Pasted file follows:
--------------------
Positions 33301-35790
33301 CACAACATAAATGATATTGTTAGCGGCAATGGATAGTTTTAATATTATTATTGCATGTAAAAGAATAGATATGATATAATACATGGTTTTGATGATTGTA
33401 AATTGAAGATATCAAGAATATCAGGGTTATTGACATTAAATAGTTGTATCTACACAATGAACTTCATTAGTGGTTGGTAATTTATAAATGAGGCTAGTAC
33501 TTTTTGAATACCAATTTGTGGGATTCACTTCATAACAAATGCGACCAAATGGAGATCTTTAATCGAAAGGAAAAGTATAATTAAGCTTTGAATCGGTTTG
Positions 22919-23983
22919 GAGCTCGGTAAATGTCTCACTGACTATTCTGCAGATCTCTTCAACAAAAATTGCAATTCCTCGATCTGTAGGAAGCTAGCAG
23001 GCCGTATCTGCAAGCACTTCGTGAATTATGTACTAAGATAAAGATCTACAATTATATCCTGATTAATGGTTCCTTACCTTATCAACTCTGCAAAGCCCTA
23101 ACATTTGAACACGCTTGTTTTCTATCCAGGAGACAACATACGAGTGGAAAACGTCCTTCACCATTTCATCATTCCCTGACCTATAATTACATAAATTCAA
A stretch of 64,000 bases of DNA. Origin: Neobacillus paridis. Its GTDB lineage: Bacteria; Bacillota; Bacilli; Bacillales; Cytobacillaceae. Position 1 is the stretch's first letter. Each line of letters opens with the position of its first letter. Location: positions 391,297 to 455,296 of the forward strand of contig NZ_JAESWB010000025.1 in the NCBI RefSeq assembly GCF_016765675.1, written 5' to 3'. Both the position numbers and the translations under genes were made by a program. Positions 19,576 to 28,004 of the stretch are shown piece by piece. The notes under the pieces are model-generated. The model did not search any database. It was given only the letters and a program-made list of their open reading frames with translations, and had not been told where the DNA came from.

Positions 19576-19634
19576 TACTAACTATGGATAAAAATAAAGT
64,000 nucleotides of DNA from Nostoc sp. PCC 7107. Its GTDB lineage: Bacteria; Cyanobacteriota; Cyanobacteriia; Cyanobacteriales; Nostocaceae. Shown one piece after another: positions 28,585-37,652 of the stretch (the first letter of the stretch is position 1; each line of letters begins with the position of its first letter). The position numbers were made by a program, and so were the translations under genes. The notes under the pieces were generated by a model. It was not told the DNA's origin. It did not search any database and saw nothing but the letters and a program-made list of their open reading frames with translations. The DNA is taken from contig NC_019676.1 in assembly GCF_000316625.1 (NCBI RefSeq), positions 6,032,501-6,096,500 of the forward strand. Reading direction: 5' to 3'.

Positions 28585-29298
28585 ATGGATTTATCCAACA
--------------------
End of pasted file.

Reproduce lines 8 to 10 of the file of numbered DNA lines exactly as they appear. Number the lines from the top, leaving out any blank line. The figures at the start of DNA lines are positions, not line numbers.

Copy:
23101 ACATTTGAACACGCTTGTTTTCTATCCAGGAGACAACATACGAGTGGAAAACGTCCTTCACCATTTCATCATTCCCTGACCTATAATTACATAAATTCAA
A stretch of 64,000 bases of DNA. Origin: Neobacillus paridis. Its GTDB lineage: Bacteria; Bacillota; Bacilli; Bacillales; Cytobacillaceae. Position 1 is the stretch's first letter. Each line of letters opens with the position of its first letter. Location: positions 391,297 to 455,296 of the forward strand of contig NZ_JAESWB010000025.1 in the NCBI RefSeq assembly GCF_016765675.1, written 5' to 3'. Both the position numbers and the translations under genes were made by a program. Positions 19,576 to 28,004 of the stretch are shown piece by piece. The notes under the pieces are model-generated. The model did not search any database. It was given only the letters and a program-made list of their open reading frames with translations, and had not been told where the DNA came from.

Positions 19576-19634